More than 60% of those people who accessed MIT were from Asian countries but it would make sense that Americans can take advantage of this unprecedented access to knowledge.
The outreach to High Schools by MIT is called "Highlights for High School," which aims to bolster high school education through free and open course materials, from complete curricula and syllabi to videos, lecture notes, and animations.
You can not earn a diploma online but you can access MIT courses.
Highlights for High School is also known as OpenCourseWare Secondary Education, or OCW SE.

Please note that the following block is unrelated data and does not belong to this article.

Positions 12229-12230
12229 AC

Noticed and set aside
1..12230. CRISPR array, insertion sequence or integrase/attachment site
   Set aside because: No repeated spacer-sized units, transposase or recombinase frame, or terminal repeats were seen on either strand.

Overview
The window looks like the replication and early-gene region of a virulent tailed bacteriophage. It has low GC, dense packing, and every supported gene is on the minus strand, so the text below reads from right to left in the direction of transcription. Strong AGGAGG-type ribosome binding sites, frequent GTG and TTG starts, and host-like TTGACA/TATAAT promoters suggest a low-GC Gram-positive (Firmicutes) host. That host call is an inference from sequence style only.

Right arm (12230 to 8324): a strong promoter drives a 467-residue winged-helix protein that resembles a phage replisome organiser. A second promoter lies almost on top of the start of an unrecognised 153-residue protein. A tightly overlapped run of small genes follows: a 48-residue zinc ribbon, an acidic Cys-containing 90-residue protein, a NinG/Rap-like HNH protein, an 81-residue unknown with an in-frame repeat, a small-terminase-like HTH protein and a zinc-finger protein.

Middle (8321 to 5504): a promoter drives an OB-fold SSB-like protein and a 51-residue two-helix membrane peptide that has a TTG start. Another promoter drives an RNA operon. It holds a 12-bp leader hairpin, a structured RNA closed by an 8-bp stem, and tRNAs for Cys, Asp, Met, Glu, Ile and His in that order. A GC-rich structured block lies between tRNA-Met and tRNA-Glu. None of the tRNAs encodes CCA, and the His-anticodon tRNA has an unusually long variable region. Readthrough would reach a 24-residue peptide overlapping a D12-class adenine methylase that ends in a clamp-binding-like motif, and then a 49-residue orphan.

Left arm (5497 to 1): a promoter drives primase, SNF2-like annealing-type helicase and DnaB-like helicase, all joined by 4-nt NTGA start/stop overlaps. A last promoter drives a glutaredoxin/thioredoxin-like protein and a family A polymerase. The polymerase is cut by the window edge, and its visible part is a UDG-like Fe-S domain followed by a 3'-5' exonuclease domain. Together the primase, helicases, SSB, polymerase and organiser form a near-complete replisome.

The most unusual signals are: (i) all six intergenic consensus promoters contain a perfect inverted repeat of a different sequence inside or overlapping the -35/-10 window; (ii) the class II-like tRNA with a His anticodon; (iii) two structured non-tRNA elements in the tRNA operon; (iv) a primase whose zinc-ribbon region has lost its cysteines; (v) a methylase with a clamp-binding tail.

On the new site, there are thousands of resources designed just for high school teachers and students, including:
* 15,000 lecture notes;
* 1,800 syllabi;
* 2,600 videos, audio clips, and animations taken from actual MIT courses;
* 9,000 assignments; and
* 900 assessments.
The reason MIT put the materials online is clear.
"As has been well documented, the [United States] needs to invest more in secondary education, particularly in STEM fields. MIT as a leading institution of science and technology has an obligation to help address the issue,"
said Thomas Magnanti, former dean of the School of Engineering at MIT, who chaired the committee that developed Highlights for High School.